Over the course of several days there were ice packs, Tylenol, bottles of water, massages and then fewer contestants and even fewer people watching. In the end it came down to an older woman, feral with fatigue with raccoonish dark circles around her eyes, and a young man with a t-shirt that said “Keep Your Hands Off My Car.”
The morning Jay left Yaddo, Janet and I made a pilgrimage to the mall. While we were watching, the contest ended—the older woman fainted, slumped and her hands came off the car. In the corner a lone boom box broadcast the sounds of thunderous applause—as the announcer proclaimed—“We have a winner at the Pyramid Mall.” There was applause on the boom box where there was none in the mall—deeply strange.
Ten years later—I was again at Yaddo. It has become my refuge, the place where I get most of my work done. My life and imagination are caught up in life and death events; I’m struggling to make sense of what’s been happening to my partner who has cancer. The film of The Safety of Objects is shooting in Toronto and the producers keep calling and inviting me to come and see what they’re doing. And so I leave the sanctuary of Yaddo—which thankfully remains, exactly as it was, suspended from the passage of time—thinking about the stories and the old mall which has been torn down and replaced by a Target and a Barnes and Noble, and my old friend Janet Hobhouse who’s been dead for more than five years and I fly to Toronto.
They’re shooting nights and are up to the mall scene—a chauffeur driven car speeds down empty highways, taking us through the fog, to a huge upscale mall at the edge of town—I may as well be traveling in a time machine.

I arrive at the film version of the Saratoga mall and there’s Glenn Close wearing a T-shirt that says Esther—from my short story “Esther In The Night,” and she’s talking to Dermot Mulroney who’s playing a character combined /conflated from the stories, Jim Train, and The Bullet Catcher.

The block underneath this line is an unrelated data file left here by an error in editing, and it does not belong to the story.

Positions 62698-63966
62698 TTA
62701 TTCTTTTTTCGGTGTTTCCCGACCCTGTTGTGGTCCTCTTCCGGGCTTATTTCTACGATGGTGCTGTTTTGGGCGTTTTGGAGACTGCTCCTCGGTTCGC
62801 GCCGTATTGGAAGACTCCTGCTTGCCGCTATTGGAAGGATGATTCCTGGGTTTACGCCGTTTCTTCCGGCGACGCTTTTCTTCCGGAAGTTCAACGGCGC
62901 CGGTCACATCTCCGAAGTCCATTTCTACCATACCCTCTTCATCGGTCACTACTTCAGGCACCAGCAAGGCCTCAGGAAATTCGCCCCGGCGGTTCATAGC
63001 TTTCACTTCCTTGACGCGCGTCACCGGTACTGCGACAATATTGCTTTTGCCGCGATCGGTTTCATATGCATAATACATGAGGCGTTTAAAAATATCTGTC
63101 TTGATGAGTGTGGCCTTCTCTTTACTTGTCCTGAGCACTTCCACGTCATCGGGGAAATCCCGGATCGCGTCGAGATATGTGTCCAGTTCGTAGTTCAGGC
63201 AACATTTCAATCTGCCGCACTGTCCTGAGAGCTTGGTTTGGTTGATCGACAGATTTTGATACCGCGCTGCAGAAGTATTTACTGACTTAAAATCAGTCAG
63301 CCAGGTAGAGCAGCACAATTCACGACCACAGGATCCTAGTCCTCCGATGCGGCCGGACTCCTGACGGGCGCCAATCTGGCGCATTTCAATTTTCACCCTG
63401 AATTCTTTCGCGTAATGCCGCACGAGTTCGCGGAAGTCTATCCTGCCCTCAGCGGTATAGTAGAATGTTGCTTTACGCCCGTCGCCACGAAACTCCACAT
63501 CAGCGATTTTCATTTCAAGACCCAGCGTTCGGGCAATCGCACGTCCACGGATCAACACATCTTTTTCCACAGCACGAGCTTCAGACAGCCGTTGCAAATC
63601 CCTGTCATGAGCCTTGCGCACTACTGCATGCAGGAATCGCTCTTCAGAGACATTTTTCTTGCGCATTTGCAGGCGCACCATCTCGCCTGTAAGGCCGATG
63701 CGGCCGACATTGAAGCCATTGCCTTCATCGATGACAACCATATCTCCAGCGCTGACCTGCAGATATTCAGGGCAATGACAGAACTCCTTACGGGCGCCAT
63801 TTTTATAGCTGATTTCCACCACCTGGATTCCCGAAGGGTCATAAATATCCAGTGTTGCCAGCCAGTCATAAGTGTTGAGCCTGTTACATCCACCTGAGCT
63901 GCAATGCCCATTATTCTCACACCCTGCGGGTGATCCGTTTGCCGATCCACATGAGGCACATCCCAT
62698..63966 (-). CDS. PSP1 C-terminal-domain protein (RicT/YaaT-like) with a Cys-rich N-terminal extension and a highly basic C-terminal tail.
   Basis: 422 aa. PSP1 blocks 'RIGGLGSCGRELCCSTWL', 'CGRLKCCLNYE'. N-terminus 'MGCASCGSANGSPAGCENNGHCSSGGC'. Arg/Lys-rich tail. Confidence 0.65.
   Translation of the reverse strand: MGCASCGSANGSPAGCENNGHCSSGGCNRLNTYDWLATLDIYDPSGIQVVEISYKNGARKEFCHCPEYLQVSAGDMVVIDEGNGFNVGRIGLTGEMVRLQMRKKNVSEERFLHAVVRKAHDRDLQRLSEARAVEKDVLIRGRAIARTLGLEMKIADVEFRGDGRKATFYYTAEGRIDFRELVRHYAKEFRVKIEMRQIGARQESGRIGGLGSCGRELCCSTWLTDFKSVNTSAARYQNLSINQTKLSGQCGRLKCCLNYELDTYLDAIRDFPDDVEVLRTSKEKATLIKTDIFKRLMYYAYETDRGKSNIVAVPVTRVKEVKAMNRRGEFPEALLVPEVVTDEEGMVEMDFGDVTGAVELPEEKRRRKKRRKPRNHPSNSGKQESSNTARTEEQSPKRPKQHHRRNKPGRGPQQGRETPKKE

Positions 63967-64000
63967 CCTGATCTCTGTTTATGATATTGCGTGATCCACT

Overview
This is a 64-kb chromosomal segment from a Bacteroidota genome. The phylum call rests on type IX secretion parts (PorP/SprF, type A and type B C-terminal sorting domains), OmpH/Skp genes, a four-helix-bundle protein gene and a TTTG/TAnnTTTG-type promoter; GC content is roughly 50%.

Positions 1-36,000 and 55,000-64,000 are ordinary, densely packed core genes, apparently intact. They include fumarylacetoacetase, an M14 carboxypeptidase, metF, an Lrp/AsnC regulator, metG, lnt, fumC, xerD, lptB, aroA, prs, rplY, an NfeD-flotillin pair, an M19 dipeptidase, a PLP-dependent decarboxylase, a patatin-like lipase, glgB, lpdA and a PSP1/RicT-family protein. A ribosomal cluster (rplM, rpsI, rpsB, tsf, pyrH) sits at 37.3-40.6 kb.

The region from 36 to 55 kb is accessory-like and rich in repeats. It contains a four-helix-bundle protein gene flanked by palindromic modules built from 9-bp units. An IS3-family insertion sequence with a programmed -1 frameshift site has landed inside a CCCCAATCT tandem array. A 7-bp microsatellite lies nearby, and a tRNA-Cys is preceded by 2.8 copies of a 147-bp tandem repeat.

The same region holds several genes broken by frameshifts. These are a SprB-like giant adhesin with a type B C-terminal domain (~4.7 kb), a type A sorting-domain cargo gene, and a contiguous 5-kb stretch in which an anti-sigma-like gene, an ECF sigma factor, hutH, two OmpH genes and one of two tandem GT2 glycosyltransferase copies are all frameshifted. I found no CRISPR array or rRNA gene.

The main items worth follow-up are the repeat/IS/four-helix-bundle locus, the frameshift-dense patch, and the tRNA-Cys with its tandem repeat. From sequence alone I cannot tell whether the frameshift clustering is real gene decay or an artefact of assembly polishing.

And I’m looking at them, knowing I made all of this up—a long time ago—invented them out of an ether as otherworldly as this foggy middle of the Canadian night.
And I’m thinking how the stories came to exist 10 years ago and how the ideas that define them ran through the filter of my imagination becoming one thing and now have gone through the filter of director Rose Troche’s imagination becoming something else. It’s all entirely familiar and at the same time—not. To see something come to life on film is to see it become a wholly other kind of fiction—hallucinatory, surrealistic. To watch actors crawl inside characters that existed only in my minds eye is exhilarating, and on some level deeply disconcerting.
During a break, I overhear Dermot talking to a reporter from E! TV about Jim Train, and it’s like everything’s gone 3-D, like my mind is suddenly a View-Master reel.
In Rose Troche’s film of The Safety of Objects, this scene at the mall becomes part of a sequence that creates something that didn’t exist in the stories. The scene builds to a stunning moment when the car contest and the lives of all the characters explode into an incredible, terrifying recognition of just how interwoven all of our lives are. The commonality of our needs, desires, circumstance and passion become one—when I see it on screen, I know it. I know it from the inside out and I cry.

© 2003 Landmark Theatres